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Nature communications

High rates of anaerobic methane oxidation in freshwater wetlands reduce potential atmospheric methane emissions.


PMID 26123199

Abstract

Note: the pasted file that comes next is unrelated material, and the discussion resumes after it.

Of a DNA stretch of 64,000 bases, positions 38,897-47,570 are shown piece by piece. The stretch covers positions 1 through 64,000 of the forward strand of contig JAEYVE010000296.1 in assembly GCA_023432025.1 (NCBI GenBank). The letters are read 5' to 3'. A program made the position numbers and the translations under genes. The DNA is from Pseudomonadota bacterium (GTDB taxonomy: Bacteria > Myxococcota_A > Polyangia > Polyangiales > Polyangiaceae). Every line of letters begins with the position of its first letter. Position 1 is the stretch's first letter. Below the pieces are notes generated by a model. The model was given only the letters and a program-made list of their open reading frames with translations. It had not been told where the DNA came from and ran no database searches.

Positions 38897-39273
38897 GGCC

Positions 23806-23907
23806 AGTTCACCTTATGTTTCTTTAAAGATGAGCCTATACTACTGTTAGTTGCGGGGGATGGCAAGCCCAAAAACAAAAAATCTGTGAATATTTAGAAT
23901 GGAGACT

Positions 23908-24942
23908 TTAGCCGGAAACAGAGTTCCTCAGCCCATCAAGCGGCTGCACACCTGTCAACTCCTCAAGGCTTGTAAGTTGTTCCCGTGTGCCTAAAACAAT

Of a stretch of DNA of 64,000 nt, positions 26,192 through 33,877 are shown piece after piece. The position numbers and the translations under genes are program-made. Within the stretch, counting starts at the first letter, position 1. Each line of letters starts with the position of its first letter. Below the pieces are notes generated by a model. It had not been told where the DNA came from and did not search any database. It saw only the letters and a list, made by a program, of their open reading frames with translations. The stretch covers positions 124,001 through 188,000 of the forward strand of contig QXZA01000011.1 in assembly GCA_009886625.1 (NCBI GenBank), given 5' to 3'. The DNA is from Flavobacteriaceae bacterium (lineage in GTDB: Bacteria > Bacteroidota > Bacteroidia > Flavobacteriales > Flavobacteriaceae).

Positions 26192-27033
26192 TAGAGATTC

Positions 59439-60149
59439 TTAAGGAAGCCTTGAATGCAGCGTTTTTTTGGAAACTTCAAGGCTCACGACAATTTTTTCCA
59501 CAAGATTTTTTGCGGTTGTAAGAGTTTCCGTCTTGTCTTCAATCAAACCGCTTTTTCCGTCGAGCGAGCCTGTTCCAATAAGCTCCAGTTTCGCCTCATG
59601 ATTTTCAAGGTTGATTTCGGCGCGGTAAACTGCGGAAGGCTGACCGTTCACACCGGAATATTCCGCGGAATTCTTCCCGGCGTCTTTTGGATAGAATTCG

The role of anaerobic oxidation of methane (AOM) in wetlands, the largest natural source of atmospheric methane, is poorly constrained. Here we report rates of microbially mediated AOM (average rate=20 nmol cm(-3) per day) in three freshwater wetlands that span multiple biogeographical provinces. The observed AOM rates rival those in marine environments. Most AOM activity may have been coupled to sulphate reduction, but other electron acceptors remain feasible. Lipid biomarkers typically associated with anaerobic methane-oxidizing archaea were more enriched in (13)C than those characteristic of marine systems, potentially due to distinct microbial metabolic pathways or dilution with heterotrophic isotope signals. On the basis of this extensive data set, AOM in freshwater wetlands may consume 200 Tg methane per year, reducing their potential methane emissions by over 50%. These findings challenge precepts surrounding wetland carbon cycling and demonstrate the environmental relevance of an anaerobic methane sink in ecosystems traditionally considered strong methane sources.